Nine months ago, I got the call to move from New York to Kentucky and start up a new review team to write about the coming onslaught of smart home appliances -- connected refrigerators, robot vacuums, Wi-Fi light bulbs, and the like.
And here we are. Here's our new page. I couldn't be more excited.
Welcome, then, to CNET's brand-new appliance review section, which I alluded to. We are indeed diving into the world of the connected kitchen. And the connected laundry room. And the connected porch light.
Call it the "Internet of things" if you like. To me that term implies an abstract, machines-only back-channel. It obscures the human element. What we're here to find out is why you, the consumer, might care about a notification from your dishwasher.
One of the best parts about this undertaking is that we're launching just as the connected home is becoming a reality. Appliance makers ranging from GE, to Samsung, to LG, to Whirlpool, to Dacor have all announced connected appliances in the last 12 months. In that same time we've also seen dozens of new smart home products hit the market or rake in the crowdfunding dollars, from Bluetooth-powered deadbolts, to learning thermostats, to LED light bulbs you control from your phone.
The large manufacturers are still acting cautiously with their smart tech experiments, putting them in the highest-end, highest-margin products. The average smart appliance today is a
Beyond becoming cheaper, connected appliances will also need outside help to catch on. Sticking a bar code or RFID reader in a refrigerator for inventory tracking probably isn't too technically challenging or cost-prohibitive. Convincing a critical mass of grocery retailers to change their back-end systems to support that kind of tracking? We'll be following those developments, too.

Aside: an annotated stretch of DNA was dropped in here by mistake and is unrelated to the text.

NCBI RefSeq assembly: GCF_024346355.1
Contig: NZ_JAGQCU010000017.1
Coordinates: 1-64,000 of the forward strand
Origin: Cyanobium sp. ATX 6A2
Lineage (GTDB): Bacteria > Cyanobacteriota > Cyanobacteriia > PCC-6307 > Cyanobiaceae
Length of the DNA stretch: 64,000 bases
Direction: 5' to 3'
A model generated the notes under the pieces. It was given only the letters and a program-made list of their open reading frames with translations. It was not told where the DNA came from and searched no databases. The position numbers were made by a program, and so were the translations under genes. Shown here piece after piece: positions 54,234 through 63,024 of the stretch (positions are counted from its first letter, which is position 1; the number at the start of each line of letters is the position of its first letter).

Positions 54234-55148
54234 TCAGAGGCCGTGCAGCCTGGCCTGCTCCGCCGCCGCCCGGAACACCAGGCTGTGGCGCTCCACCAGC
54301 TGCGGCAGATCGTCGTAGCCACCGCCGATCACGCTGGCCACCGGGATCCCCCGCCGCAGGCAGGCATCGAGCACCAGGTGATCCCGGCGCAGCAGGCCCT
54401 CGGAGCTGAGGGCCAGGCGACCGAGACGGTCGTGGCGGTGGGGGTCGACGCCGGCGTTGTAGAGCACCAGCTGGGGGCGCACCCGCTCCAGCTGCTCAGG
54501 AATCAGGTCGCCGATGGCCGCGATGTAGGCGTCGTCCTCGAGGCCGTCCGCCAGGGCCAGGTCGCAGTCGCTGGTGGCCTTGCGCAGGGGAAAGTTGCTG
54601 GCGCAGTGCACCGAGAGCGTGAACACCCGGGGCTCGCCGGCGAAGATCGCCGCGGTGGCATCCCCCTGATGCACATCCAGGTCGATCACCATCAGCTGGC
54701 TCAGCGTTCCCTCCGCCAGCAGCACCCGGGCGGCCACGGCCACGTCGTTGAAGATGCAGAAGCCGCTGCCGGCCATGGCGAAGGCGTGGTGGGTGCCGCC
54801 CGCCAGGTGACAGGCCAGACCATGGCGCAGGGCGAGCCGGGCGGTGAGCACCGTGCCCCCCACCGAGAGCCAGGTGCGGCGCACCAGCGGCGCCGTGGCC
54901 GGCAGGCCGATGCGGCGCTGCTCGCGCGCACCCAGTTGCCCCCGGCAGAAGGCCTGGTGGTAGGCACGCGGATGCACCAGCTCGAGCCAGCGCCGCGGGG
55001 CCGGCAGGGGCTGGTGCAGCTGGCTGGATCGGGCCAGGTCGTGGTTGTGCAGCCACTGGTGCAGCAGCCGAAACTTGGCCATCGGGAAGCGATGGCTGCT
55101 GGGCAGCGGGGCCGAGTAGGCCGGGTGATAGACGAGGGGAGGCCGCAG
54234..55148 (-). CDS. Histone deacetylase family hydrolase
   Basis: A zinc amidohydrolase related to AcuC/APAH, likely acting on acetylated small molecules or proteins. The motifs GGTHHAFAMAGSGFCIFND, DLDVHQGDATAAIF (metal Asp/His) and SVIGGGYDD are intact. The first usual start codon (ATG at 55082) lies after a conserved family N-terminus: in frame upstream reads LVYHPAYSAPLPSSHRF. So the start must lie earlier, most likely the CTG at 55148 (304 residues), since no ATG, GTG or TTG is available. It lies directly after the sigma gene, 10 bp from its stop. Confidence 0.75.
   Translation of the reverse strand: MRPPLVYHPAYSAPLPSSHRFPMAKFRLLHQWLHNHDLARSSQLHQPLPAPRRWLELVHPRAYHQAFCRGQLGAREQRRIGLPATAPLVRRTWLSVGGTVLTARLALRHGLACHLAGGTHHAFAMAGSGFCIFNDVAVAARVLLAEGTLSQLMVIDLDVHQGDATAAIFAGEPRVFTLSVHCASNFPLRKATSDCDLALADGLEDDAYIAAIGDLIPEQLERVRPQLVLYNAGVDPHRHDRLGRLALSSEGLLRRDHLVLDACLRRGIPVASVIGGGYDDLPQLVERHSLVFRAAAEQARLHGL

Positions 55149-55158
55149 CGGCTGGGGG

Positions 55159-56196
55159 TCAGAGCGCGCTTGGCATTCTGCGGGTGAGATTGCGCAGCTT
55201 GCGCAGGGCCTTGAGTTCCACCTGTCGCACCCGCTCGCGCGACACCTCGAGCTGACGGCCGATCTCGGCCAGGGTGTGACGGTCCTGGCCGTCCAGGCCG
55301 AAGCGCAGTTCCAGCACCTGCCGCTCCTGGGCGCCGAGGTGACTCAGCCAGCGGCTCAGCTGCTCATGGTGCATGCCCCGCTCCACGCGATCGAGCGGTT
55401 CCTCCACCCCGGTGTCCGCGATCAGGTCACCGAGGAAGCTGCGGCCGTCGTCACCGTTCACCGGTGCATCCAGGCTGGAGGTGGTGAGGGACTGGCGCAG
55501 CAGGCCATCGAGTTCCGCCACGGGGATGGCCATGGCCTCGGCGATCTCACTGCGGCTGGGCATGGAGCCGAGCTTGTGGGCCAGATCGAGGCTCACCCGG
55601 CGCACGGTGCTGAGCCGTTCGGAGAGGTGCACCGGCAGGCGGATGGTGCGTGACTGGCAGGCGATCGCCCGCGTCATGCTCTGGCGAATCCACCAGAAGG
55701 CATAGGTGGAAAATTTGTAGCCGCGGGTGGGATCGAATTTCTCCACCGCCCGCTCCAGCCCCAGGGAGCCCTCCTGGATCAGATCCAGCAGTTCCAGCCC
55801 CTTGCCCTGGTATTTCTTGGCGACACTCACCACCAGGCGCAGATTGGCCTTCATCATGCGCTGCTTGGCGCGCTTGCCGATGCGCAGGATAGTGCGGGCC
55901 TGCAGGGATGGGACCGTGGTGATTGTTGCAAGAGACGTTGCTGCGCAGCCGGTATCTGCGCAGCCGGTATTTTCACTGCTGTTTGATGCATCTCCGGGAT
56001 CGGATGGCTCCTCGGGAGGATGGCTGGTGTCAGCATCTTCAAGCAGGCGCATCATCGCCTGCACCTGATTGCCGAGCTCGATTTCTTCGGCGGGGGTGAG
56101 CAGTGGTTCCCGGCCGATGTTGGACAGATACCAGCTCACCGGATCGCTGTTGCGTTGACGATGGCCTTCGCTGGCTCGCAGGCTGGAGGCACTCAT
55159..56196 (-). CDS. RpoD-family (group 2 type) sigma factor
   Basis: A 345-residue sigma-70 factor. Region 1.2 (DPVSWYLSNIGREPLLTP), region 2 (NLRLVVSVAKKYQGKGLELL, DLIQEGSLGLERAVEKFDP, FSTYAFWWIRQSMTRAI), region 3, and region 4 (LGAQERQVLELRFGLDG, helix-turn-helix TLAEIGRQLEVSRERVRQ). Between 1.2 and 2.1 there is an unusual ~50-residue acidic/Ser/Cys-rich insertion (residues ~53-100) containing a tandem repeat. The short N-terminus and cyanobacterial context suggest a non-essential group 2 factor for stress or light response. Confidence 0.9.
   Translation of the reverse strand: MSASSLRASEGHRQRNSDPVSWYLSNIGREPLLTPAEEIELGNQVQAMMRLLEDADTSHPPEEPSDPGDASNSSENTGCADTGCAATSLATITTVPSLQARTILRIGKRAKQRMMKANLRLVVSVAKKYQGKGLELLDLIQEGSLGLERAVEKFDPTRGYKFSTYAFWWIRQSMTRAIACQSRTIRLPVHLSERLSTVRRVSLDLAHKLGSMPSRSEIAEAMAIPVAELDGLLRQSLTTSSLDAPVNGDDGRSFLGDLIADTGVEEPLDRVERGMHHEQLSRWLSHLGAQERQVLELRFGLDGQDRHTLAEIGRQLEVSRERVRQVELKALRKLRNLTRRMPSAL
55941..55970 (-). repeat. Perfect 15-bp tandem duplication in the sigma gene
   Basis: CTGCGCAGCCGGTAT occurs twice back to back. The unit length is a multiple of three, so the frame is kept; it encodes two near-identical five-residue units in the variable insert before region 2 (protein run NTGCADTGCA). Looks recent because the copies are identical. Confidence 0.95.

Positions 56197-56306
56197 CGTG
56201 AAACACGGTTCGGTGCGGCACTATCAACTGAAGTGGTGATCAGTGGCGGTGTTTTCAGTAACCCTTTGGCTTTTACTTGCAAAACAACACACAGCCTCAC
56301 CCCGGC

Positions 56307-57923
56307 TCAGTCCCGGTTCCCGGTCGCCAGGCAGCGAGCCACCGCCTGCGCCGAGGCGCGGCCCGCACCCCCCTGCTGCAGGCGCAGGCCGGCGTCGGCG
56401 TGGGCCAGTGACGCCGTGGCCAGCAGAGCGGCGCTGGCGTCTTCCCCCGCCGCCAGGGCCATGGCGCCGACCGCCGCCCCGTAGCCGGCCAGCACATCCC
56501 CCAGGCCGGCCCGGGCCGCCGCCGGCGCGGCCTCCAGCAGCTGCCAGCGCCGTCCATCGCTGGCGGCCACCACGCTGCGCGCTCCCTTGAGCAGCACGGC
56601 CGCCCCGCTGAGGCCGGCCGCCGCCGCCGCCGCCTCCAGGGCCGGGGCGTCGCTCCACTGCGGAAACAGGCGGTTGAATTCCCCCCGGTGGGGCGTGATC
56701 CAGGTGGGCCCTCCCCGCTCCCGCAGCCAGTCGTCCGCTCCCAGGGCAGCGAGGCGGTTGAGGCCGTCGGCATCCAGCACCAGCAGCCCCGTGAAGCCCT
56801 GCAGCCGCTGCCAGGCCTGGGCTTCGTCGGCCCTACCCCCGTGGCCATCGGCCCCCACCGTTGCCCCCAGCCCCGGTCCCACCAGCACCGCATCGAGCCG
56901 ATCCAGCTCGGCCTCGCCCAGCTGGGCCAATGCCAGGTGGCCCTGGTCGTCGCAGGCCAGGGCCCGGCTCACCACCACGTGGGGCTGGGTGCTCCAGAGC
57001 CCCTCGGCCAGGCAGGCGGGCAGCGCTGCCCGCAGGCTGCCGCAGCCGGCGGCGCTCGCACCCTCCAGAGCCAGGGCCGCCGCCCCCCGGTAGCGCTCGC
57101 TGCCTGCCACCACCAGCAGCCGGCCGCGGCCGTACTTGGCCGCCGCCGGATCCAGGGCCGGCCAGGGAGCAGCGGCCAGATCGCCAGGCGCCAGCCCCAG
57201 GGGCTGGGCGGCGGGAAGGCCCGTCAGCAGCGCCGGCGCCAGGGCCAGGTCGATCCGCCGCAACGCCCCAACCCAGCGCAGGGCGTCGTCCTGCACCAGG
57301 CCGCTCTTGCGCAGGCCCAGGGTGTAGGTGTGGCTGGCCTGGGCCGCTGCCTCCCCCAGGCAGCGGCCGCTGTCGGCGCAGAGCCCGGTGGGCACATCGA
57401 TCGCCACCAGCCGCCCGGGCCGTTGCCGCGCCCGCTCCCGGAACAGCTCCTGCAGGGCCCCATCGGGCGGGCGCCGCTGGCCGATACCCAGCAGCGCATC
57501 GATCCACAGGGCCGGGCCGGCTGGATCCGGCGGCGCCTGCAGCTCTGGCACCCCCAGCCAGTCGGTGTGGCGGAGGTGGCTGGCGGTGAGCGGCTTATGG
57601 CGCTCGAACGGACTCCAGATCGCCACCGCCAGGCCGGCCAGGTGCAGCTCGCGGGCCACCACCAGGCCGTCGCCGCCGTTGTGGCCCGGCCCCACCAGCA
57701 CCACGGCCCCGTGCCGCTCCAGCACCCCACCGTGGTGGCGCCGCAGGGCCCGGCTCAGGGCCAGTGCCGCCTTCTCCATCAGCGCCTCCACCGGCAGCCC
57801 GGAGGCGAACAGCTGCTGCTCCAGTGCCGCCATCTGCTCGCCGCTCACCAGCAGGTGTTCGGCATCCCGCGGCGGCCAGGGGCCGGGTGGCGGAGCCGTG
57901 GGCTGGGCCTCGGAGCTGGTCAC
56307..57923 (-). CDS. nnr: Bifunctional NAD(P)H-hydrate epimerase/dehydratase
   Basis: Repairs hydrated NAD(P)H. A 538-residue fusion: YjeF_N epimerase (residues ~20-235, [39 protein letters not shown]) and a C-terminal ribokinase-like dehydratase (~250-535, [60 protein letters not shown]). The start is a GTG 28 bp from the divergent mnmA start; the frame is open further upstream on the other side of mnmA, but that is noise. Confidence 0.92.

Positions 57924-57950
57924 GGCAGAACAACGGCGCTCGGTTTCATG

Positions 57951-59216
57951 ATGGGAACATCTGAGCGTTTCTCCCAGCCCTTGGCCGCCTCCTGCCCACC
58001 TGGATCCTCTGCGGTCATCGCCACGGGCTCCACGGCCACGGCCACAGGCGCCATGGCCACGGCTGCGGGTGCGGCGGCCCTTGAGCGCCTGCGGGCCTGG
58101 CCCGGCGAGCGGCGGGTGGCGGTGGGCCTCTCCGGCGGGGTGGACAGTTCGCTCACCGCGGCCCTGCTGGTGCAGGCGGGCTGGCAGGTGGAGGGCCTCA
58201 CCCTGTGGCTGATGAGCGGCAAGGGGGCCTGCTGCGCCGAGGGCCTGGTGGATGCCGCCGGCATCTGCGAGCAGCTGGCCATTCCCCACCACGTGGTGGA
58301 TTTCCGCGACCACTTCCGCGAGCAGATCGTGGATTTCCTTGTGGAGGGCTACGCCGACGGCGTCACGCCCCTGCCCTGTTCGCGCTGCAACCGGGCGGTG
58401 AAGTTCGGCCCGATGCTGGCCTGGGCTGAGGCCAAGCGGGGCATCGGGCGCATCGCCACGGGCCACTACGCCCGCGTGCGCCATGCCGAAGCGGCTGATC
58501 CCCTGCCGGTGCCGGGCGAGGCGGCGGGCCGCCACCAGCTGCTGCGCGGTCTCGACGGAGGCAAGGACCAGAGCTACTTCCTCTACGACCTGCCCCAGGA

What else will we be doing here in Louisville? Our first mandate is product reviews. We'll be reviewing everything that looks like a smart appliance or a smart home device. We'll even take a look at traditional appliances to maintain our frame of reference. No amount of connectedness can elevate an oven or a refrigerator if it falls down on its core features. To make those comparisons, we'll need to understand each category as a whole.
One of the most exciting and challenging aspects of writing about appliances large and small is testing them. We're developing first-class testing methodologies and and each time we launch a new set of reviews on a new product type, we'll share our methodologies with you, too. We'll start with a handful of connected oven reviews. Look for them in the next few weeks, with more to follow.
We'll also bring hands-on reporting and first looks to cover the smart functions for large appliances and small appliances alike. We'll bring you the news from connected home trade shows (check out some of our coverage from IFA last week), and we'll show you, in detailed buying guides, the best way to make decisions when you go shopping for appliances.
And as excited as I am to show-off our new content, I also can't wait for our new review team to get their names and faces out there. We've brought on three agile, insightful writers, Ry Crist, Katie Pilkington, and Megan Wollerton, the sharp-eyed Colin McDonald behind our still and video cameras, and the hilariously multitalented Steve Conaway to run the show on our test floor. I hope you come to appreciate their work as much as I have.
I'll end by encouraging you to dig through our new appliance coverage. You'll find everything on the section home page. I hope you'll let us know what you think, and what you'd like to see us write about.